That’s what August is all about for college football teams around the country. Everyone is undefeated. Dreams, goals, ambitions have wings. Glory remains attainable until the crushing reality crashes through the door like the Grim Reaper.
Hope was alive on Friday at Virginia’s football media day. The Cavaliers have re-armed with new coordinators, dreams of a high-scoring offense, a terrorizing defense and special teams play like we’ve never seen in these parts.
Hope was evident when talking to those three coordinators and head coach Mike London. Hope abounded from the players.
While many observers have lowered expectations for the Wahoos via preseason polls and magazines, fans are holding out hope that all the newness can overcome aggressive scheduling. Perhaps even another losing season or even a break-even campaign is made much more palatable because of the temptation to peek into the future.
Yes, this season holds as many mysteries as a John Grisham novel, but most anyone who knows football believes that 2014 could be the Year of the Cavalier.
Don’t tell that to Eli Harold, Virginia’s potential all-star defensive end. The sophomore believes something magical is about to happen in Mr. Jefferson’s Village and he and his “757” mates are trying to accelerate that magic by convincing more of his home boys to join the ride.
You’ve heard of “The U,” how Miami transformed itself from a bankrupt football program to a national power? Harold believes the same thing can happen at Virginia.
So, could “The U,” happen at “The U-Va?”
Harold began thinking so when he was at Ocean Lakes High School in Virginia Beach. He and several players from the Hampton Roads area, the much-heralded “757” region of the state, participated in a 7-on-7 tournament in New Jersey. All the “757” prospects were on the same team in the tournament.
At that time, Harold, who was being recruited by the Who’s Who of college football, was a strong lean toward the Florida Gators until he spoke with a close friend.
“All you home town boys should stay at home, go to Virginia and build a dynasty,” Harold remembered the advice.
Harold began to think. Star cornerback Demetrius “Tre” Nicholson from Virginia Beach’s Bayside High, had committed to Virginia and all of a sudden that piece of advice began to make more and more sense to the blue-chip pass rushing prospect.
“When I saw that Tre had committed to UVa, I said, I think I will stick with Virginia, too,” Harold said. “The week before I committed here, I was supposed to go to Florida for a visit. I was on the verge of committing (to the Gators). Me and Anthony (Cooper) had teamed up at a junior day recruiting trip and I told him, ‘Man, I’m coming here. You should, too.’”
From that point onward, the “757” guys began talking, texting, tweeting to one another. Harold and Cooper began thinking about that advice about staying at home, building something special.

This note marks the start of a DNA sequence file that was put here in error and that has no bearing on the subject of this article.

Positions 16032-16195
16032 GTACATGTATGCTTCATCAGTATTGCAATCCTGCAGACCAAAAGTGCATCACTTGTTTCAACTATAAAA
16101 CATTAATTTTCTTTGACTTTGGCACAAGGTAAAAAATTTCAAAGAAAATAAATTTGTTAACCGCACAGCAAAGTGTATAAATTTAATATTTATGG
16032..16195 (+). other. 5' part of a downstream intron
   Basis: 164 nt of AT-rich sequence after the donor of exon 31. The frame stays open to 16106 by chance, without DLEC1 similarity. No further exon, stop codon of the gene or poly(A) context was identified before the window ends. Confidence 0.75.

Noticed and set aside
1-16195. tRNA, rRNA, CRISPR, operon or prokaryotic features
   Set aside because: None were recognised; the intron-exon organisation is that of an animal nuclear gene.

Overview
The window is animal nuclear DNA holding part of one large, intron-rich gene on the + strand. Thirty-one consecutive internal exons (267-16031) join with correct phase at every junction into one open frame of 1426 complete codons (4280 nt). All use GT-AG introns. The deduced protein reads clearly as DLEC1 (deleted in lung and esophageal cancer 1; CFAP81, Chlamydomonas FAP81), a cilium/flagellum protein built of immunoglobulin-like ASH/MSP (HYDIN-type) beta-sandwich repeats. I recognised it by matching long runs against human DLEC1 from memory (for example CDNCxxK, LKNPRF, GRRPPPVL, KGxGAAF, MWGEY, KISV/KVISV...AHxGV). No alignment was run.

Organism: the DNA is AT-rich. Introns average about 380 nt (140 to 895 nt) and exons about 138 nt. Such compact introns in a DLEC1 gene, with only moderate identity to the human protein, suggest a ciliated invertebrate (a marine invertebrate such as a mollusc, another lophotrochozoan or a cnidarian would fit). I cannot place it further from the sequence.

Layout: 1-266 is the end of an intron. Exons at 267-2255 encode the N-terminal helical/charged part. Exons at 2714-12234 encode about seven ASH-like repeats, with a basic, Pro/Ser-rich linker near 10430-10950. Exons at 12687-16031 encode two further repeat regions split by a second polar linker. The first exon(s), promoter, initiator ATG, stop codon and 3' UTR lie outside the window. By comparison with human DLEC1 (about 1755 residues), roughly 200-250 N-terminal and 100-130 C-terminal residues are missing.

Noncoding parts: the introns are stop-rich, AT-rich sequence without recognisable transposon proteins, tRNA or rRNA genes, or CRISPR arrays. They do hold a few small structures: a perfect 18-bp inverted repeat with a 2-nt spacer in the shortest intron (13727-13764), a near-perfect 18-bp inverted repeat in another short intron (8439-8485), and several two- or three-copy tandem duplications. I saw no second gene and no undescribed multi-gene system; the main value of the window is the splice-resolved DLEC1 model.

They saw the ESPN documentary on “The U,” on how Miami’s program was built with home grown talent.
“It was basically all of us watching it, and telling all the other guys to check it out,” Harold said of the documentary. “All those guys from Florida were staying home and winning championships. It dawned on us that, ‘We can do this, too.’ I talked with Drew (Cooper), Smoke (five-star running back Taquan Mizzell), all those guys. And, we’ve got even more guys coming up. We can really change things at Virginia. It’s all about staying home.”
Word has spread quickly. There are 23 players from the “757” on UVa’s roster as practice begins Monday. As Harold said, there are more on the way, having already committed for next year, and more that they’re all working on.
Because players are your best recruiters, London is letting his message spread like wildfire throughout the recruiting-rich Tidewater. He’s not shy about making frequent visits there to fill in the gaps.
Whatever he’s selling, the “757” is buying.
“He’s just being real,” Harold said about London. “He’s not coming at you with the rings, the bowl wins, the 20,000 jersey combinations, the 50 helmets. He’s just being straight up. He’s telling you what his life is all about, what he’s been through. He’s religious and that’s one reason I came here, to further myself and to become a better man. I figured he would be the best person to help me grow.”
So, what might happen if London and his staff continue to corral the best talent in the state, year after year? Look what Frank Beamer did in Blacksburg. Remember what George Welsh did here 23 years ago, directing Virginia to the nation’s No. 1 ranking for three weeks.
Personally, I believe the climate for big-time football to succeed in Charlottesville has never been greater than it is right now if administrators go about it intelligently.
Harold realizes that coming off a 4-8 season, the entire team having to adjust to new systems, facing a schedule that includes the likes of BYU, Oregon, Ball State, Clemson, North Carolina, Miami and Virginia Tech, skeptics might scoff at the whole notion of the Cavaliers turning things around soon.
Doesn’t bother him at all.
“Everyone on this team feels like we have a lot to prove because everyone else is doubting us, saying we’re going to win four games again,” Harold said. “As a player, you should love that kind of criticism. It should drive you.
“We’re always the underdog and I love it,” Harold said. “I’m a firm believer that hard work beats talent. I love proving people wrong.”
Whether or not UVa ever becomes another “The U,” without the issues, will have to be proven over time. Until then, Cavalier fans would like to see their team become competitive against the quality teams on the schedule and return to bowl games on a consistent basis.
Harold & Company dream for more.
“I’m ready to shock the world,” Harold said.
The opportunities are there. Hope is alive.